A SURFING friend of Adrian Basham’s, the man accused of the murder of his estranged wife, Samantha Fraser, was so alarmed at the aggressive nature of conversations he’d had with Mr Basham early in 2017, that he wrote a letter to police outlining his concerns on July 25, 2017.
Peter Matthews, one of 12 witnesses called to give testimony in the Phillip Island murder trial on Wednesday, March 30, wrote the letter fully 12 months before Ms Fraser was found hanged in the garage of her Cowes’ home on July 23, 2018.
However, as the Supreme Court heard this week, Mr Matthews paid for his efforts at intervention.
Adrian Basham had somehow found out about the letter and Mr Matthews’ involvement in it and during a surfing session at Cat Bay, only weeks before Ms Fraser was allegedly murdered, he aggressively challenged Matthews about it.
“You don’t know how much trouble you’ve caused for me?” Mr Basham is alleged to have said during “an absolute barrage of questioning”, yelling and aggressive harassment while the pair were out in the water paddling waves.
It was only after another surfer called the behaviour out that the tirade ceased.
Matthews had earlier told the court what Basham had said to him at the beach, when they met to go surfing, and during numerous phone calls before the pair ultimately fell out, not long after Mr Basham and Ms Fraser split up.
“He also made really alarming comments about potentially what he would like to do to Sam, or how he would treat her. He talked about that he would cripple her financially and take the house and the savings and anything that was of value… which I felt really confronted and really alarmed by. He also talked and alluded to making her pay in other ways, were his exact words.”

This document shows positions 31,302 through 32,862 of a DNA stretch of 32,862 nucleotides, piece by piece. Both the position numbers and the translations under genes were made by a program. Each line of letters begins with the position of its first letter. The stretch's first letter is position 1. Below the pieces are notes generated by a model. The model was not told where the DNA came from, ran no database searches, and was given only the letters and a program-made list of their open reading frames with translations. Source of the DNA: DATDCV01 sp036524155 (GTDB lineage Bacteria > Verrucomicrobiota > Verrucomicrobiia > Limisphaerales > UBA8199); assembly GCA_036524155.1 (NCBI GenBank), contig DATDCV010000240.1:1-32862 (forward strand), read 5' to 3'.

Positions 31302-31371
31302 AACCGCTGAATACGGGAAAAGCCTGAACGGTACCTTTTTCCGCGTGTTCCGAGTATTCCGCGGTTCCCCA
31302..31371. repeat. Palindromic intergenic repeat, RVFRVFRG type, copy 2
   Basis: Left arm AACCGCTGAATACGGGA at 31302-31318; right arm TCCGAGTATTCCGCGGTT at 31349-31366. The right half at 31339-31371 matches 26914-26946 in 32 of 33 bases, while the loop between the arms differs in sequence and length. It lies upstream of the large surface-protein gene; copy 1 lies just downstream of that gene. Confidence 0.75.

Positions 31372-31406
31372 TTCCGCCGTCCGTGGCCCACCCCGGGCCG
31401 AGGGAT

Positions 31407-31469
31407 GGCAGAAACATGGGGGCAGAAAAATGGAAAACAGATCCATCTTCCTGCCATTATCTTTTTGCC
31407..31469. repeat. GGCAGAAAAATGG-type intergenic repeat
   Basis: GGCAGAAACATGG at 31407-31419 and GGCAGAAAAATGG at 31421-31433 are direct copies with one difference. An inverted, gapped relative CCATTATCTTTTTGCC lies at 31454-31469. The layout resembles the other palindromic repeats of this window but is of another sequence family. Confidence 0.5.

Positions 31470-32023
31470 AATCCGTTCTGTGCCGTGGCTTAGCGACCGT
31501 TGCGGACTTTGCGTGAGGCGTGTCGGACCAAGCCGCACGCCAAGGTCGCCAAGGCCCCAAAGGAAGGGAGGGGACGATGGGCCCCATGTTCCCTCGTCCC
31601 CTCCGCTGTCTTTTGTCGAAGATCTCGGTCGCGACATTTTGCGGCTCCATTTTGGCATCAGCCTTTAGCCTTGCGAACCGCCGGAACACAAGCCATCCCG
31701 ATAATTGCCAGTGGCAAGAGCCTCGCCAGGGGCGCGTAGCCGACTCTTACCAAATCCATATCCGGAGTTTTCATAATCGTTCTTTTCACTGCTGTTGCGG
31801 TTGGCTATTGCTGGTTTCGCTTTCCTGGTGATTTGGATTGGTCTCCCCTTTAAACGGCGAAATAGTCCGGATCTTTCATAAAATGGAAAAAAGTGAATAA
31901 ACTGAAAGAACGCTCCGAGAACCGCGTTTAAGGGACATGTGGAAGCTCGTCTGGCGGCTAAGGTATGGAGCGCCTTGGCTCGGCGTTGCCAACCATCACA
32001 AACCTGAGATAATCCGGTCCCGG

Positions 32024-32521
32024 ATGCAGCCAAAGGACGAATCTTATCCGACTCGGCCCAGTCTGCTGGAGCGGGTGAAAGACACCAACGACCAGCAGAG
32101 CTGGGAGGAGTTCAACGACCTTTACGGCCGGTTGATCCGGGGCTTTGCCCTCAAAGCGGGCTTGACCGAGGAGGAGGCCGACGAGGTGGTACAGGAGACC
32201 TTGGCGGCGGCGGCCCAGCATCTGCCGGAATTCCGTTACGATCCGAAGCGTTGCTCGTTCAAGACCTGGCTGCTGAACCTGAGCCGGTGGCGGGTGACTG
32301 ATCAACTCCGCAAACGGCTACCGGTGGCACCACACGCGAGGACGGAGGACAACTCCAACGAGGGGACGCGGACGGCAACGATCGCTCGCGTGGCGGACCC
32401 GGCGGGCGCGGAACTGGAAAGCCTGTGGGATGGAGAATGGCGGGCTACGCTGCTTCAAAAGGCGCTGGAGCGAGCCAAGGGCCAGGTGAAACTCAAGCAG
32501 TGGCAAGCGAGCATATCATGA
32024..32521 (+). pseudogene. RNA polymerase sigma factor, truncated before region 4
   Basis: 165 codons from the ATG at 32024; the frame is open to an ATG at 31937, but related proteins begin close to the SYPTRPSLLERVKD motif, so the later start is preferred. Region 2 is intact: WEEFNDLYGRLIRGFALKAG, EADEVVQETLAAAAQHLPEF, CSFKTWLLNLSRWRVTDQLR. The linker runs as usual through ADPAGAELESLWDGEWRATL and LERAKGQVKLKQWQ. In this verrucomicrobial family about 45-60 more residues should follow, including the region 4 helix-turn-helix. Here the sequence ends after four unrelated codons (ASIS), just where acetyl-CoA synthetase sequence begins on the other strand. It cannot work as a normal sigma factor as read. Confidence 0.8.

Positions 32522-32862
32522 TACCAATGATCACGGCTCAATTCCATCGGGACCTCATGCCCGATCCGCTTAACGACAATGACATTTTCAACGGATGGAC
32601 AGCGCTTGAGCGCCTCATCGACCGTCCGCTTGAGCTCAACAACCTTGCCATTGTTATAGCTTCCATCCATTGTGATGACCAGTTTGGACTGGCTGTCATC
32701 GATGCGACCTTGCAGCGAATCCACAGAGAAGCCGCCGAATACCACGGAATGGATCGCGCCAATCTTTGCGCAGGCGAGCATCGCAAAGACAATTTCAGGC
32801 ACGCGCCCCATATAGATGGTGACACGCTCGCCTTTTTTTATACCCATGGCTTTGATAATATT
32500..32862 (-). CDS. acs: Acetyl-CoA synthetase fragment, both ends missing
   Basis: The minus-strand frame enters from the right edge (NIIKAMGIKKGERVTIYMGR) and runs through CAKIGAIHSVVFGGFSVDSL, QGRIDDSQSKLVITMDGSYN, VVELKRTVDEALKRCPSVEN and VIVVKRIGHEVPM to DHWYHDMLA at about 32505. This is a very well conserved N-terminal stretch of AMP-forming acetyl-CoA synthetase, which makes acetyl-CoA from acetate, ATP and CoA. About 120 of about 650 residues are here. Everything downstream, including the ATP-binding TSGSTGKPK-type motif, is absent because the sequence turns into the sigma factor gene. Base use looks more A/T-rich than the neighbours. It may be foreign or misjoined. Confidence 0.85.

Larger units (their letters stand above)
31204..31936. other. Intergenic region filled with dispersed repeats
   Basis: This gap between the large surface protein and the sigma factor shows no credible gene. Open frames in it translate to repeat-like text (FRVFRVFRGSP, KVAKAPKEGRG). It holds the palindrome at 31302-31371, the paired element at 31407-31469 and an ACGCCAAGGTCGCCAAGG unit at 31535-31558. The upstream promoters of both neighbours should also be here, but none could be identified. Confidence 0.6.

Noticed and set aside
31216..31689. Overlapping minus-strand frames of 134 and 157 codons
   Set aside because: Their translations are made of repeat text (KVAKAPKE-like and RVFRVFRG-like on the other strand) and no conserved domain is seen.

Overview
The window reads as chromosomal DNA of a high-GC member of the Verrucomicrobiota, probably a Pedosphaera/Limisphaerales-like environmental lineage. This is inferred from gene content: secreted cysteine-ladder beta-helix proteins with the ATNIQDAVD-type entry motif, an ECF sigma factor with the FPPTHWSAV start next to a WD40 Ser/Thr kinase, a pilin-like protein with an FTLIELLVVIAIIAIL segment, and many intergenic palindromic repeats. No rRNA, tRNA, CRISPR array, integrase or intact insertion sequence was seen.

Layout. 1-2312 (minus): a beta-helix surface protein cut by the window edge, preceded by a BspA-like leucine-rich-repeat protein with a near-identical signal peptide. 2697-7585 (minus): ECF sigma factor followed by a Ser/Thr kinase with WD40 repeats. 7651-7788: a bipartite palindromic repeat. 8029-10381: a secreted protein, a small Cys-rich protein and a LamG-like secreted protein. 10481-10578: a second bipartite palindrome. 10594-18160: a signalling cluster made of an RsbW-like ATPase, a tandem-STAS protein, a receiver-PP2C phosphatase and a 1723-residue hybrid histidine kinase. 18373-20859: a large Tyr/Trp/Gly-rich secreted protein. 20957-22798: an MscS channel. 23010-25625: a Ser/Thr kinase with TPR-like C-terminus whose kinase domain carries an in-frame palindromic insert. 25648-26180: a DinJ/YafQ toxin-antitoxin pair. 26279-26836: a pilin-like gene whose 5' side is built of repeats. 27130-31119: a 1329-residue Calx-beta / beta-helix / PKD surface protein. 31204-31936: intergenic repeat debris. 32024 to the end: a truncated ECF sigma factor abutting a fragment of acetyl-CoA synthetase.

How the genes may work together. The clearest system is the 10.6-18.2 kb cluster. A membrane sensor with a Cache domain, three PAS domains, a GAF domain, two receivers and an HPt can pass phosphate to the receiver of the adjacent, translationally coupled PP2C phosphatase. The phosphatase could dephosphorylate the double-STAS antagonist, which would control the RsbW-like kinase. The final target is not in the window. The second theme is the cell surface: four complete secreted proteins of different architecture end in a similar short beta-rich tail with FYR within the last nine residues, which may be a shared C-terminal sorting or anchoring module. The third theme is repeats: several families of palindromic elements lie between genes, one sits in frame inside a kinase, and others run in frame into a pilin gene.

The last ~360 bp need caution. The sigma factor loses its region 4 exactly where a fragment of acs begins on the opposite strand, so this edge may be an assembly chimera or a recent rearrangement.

Mr Matthews agreed that Basham had also said he felt entitled to keep all the money because he’d earned it.
“But my counsel to him was to have a break, you know, pack up his surfboards, get his truck and go somewhere else for his own wellbeing but also for Samantha’s and the family’s.”
Mr Matthews said Basham rejected the idea and continued his criticisms of his estranged wife, among other things, for forcing him into counselling and legal expense, for taking out an intervention order that initially stopped him from visiting “my beaches” on Phillip Island and from seeing his children.
Day 8 of the Phillip Island murder trial in the Melbourne Supreme Court, on Wednesday, March 30, was a long day.
As well as the former surfing mate of the accused man, the court heard from neighbours Dane and Rachael Lewis, and two women with whom Mr Basham had started relationships after splitting with his estranged wife.
Both relationships had started with introductions via Tinder, one lasting seven months, from July 2017 to February 2018 and the other potentially ongoing from May 2018, after Mr Basham returned from a snowboarding holiday in New Zealand on July 19, 2018, four days before Ms Fraser’s death.
The court heard from local hairdresser Ashlee Bowen, also a resident of the Seagrove Estate where Samantha Fraser and Adrian Basham lived. Ms Bowen likely saw Mr Basham in Seagrove Way on the morning of Sam’s death as she and her mother left to go shopping in Wonthaggi. While Ms Bowen said she had previously cut Mr Basham’s hair, as well as Samantha’s, she didn’t recognise the man from behind, with a hood over his head and hands in his pockets.
Kathy Vincent, another resident of the Seagrove Estate at the time, also gave evidence on Wednesday that she may also have seen Mr Basham that day, but she didn’t see his face, nor could she see his hands to tell if he was carrying anything.